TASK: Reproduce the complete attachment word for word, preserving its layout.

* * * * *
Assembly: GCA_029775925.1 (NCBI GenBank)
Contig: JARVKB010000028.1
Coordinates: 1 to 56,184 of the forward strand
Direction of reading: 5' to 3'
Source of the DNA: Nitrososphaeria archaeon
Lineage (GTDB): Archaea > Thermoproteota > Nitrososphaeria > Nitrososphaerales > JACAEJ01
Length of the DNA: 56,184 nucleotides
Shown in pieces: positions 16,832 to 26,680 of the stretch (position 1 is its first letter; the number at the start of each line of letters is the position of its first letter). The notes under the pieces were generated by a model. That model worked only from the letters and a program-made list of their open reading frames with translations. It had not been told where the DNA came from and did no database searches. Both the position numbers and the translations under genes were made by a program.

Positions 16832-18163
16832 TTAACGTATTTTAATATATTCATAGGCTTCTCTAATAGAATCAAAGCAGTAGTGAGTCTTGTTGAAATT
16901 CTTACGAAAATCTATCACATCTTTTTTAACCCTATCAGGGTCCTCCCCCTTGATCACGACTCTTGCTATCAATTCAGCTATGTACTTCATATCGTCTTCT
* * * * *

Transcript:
Assembly: GCA_029775925.1 (NCBI GenBank)
Contig: JARVKB010000028.1
Coordinates: 1 to 56,184 of the forward strand
Direction of reading: 5' to 3'
Source of the DNA: Nitrososphaeria archaeon
Lineage (GTDB): Archaea > Thermoproteota > Nitrososphaeria > Nitrososphaerales > JACAEJ01
Length of the DNA: 56,184 nucleotides
Shown in pieces: positions 16,832 to 26,680 of the stretch (position 1 is its first letter; the number at the start of each line of letters is the position of its first letter). The notes under the pieces were generated by a model. That model worked only from the letters and a program-made list of their open reading frames with translations. It had not been told where the DNA came from and did no database searches. Both the position numbers and the translations under genes were made by a program.

Positions 16832-18163
16832 TTAACGTATTTTAATATATTCATAGGCTTCTCTAATAGAATCAAAGCAGTAGTGAGTCTTGTTGAAATT
16901 CTTACGAAAATCTATCACATCTTTTTTAACCCTATCAGGGTCCTCCCCCTTGATCACGACTCTTGCTATCAATTCAGCTATGTACTTCATATCGTCTTCT